Was Nine’s pre-emptive strike on Southern Cross Media really a good idea?

It may turn out to be wishful thinking, but beleaguered free-to-air TV operator Nine Entertainment (ASX: NEC) clearly expects the Turnbull-led coalition government to abolish the population reach rule and two-out-of-three cross-media ownership law, otherwise it wouldn’t have bothered to acquire a 9.9% stake in regional free-to-air TV and radio network operator Southern Cross Media Group (ASX: SXL) from the Macquarie Group (ASX: MQG).

Given the sorry state of Australia’s metropolitan and regional free-to-air television industry, the government is expected to acquiesce to media pressure and throw it some sort of life-line by abolishing reach rules, which prevents mergers between metro and regional free-to-air networks.

To put the state of the free-to-air television industry sector in context, Seven West Media Ltd (ASX: SWM), Nine and Ten Network Holdings Ltd (ASX: TEN) reported combined losses of $2.8 billion in the 2015 financial year – after all three were forced to write down the value of their television licences and other intangibles – which compares to combined revenues of $4 billion.

By taking a foothold in Southern Cross Media ahead of these reforms, Nine expects to be the most likely of the free-to-air players to take the company out. 

The market clearly gave Nine ‘props’ for trying to do something positive, with the share price rallying from $1.31 on February 10 to $1.62 on the strength of its 9.9% stake in Southern Cross Media.

Admittedly, the federal government party-room had already approved a number of media reforms, including abolishing the reach rule and the two-out-of-three cross-media ownership law.

By abolishing the reach rule, metropolitan free-to-air broadcasters Ten, Nine Entertainment and Seven will be allowed to merge with regional broadcasters, including WIN, Southern Cross Media and Prime Media Group Limited (ASX: PRT).

But any pre-emptive strike on Southern Cross Media by Nine or anyone else clearly remains high risk, especially with the country likely to go to a federal election well ahead of these reforms being approved by parliament.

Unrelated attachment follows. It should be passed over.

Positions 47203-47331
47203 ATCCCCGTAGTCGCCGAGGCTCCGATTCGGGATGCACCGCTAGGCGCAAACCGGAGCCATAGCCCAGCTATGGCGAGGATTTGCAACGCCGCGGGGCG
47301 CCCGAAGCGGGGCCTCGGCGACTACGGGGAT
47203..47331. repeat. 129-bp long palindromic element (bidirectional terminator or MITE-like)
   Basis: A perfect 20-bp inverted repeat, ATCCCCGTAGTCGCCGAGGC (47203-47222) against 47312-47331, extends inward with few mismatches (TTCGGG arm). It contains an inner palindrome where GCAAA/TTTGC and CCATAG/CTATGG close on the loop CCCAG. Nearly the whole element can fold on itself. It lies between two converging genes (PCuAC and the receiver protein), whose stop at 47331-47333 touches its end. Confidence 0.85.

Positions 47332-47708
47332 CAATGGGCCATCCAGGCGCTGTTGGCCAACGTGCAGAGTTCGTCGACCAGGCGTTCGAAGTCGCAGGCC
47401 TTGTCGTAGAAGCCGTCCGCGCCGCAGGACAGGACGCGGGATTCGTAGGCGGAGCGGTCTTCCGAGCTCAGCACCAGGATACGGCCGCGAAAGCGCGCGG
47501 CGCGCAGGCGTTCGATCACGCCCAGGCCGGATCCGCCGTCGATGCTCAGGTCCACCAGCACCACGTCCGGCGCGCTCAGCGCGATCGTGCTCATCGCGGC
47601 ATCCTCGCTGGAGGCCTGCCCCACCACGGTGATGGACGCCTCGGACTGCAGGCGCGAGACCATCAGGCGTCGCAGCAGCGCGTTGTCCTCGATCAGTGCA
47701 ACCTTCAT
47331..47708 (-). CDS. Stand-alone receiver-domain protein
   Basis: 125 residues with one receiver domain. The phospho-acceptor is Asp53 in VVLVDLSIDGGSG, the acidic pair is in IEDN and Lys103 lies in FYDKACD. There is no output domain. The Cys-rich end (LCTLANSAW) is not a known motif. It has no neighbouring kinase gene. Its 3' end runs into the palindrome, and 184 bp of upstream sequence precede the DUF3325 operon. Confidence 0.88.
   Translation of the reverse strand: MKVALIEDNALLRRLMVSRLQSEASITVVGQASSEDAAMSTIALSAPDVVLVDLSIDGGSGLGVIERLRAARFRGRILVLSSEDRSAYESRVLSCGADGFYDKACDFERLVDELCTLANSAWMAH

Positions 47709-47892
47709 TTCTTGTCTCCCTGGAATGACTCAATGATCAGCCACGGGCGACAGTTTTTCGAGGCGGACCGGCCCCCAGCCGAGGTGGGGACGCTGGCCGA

Similarly, there’s no guarantee Nine’s interest in taking Southern Cross Media out would go unopposed.

Due in part to the need for scale to compete, other free-to-air operators will hardly take Nine’s acquisition of Southern Cross Media lying down, and Bruce Gordon’s WIN Corporation has been interested in launching a share raid on Southern Cross for some time.

With the regional free-to-air advertising market down by 11.3% in February, any future suitors of Southern Cross Media may not wish to pay too much for its regional TV assets, although it’s regional and metropolitan radio assets should be of interest.

But should the government’s proposed changes to media ownership eventually pass through parliament, Gordon’s WIN Corporation could conceivable end up with up to a 19.94% share in Nine – up from the legal limit of 14.96% it currently owns – and this could help block any proposed merger with the Southern Cross Media Group.

Since its share price rally earlier this year, Nine is now trading at a premium to its intrinsic value (17.48%) and an 8% premium to 12 month target price of $1.50, which makes an entry point at current levels more difficult to justify.

Indeed, there are some positive catalysts for the stock – including potential licence fee cuts, affiliate fee renegotiations, renegotiation of the Warner Bros contract, further capital management, and the launch of OzTAM’s cross-platform measurement system – which should aid digital monetisation.

However, concerns around long-term market growth, and the state and speed of regulatory reform remain an overhang for both Nine and the sector at large.

While the stock does have a long-term funding surplus of $784 million, both earnings per share (EPS) and return on equity (ROE) are expected to show some improvement.

There seems little to be gained by paying too much for this stock, especially ahead of a clearer window on regulatory reforms.

For those willing to take a longer -term view on the stock’s fortunes without a post-reform environment, any price around $1.20 makes for a more justifiable entry point.